In a March 2017 report from Philip Pfukwa to the Environment Management sub-Committee, he outlined the CoH plans to move from asphalt to concrete roads and that La Farge Cement and PPC pledged to second engineers and to offer technical expertise. The report argues cement roads are durable. The first documented concrete road was made in Ohio, United States of America, in 1891 and one hundred years later sections of the road were still in use.Asphalt has not been locally produced since the decommissioning of coke ovens at Hwange Colliery Company.
Included in the report was the information - trial sections along the Mvuma-Gweru road, were done in concrete in 1985 and they are still structurally sound with minimum maintenance on expansion joint. In Harare, a concrete pavement was laid, servicing Long Cheng Plaza. Before concrete was laid, the site was problematic requiring continuous repairs and maintenance, but it is now virtually maintenance free. Concrete pavements have a longer life expectance and have minimal maintenance requirements. Concrete pavements have a higher initial cost but have a long life up to 40 years, whereas asphalt pavements are designed for a maximum 20 years. A vehicle on a concrete pavement consumes 15 to 20 percent less fuel than when on asphalt pavements. Concrete pavements do not get deflected under the wheels of loaded vehicles unlike asphalt roads. A pilot project was for Arcturus Road.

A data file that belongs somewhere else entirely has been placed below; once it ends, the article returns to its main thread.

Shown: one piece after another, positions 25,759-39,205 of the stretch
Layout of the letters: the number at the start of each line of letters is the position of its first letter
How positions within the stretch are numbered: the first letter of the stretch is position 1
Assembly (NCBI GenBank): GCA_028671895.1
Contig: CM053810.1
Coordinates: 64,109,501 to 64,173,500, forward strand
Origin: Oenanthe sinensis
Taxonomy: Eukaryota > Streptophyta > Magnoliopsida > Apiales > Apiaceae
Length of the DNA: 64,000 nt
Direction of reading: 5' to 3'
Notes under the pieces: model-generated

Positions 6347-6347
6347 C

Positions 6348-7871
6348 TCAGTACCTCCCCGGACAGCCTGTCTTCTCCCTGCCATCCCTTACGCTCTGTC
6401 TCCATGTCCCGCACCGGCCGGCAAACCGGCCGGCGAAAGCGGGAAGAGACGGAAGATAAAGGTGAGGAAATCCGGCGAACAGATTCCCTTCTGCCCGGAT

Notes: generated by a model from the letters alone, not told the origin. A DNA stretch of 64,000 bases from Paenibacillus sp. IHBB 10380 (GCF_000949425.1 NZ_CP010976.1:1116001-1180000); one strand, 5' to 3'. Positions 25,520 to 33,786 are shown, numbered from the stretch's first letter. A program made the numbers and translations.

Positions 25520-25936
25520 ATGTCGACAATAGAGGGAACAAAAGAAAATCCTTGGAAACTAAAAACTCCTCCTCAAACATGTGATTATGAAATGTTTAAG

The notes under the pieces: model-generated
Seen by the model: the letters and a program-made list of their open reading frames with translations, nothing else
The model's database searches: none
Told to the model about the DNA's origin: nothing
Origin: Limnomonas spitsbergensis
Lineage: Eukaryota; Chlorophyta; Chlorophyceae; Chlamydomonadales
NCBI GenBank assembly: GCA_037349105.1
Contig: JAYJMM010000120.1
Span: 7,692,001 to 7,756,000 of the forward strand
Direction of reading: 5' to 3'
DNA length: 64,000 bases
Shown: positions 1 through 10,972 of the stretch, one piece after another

- Council decommissions contaminated boreholes, Kubatana, Published: 24 January 2013, Retrieved: 5 February 2020
- Harare Council downsizes, The Herald, Published: 20 March 2014, Retrieved: 5 February 2020
- Council retrenchment nullified, News Day, Published: 6 November 2018, Retrieved: 20 January 2020
- Harare flash floods caused by littering - council, 263 Chat, Published: 10 March 2015, Retrieved: 5 February 2020
- City Council facing financial problems., Zim Daily, Published: 6 November 2015, Retrieved: 5 February 2020
- COSMO TRUST vs SHARADKUMAR PATEL, 'Administrative court of Zimbabwe, Published: 16 & 10 October 2016, Retrieved: 5 February 2020
- HCC in massive pay scam, The Standard, Published: 8 November 2016, Retrieved: 5 February 2020
- Residents want city directors taken to account, Bulawayo 24, Published: 18 November 2016, Retrieved: 5 February 2020
- Zimbabwe: Fraud - Harare Suspends Top Executives, All Africa, Published: 21 December 2016, Retrieved: 5 February 2020
- New life for Harare roads, Sunday Mail, Published: 25 June 2017, Retrieved: 5 February 2020
- LATEST: Harare cements roads deal, Zimbabwe Daily, Published: 8 March 2017, Retrieved: 5 February 2020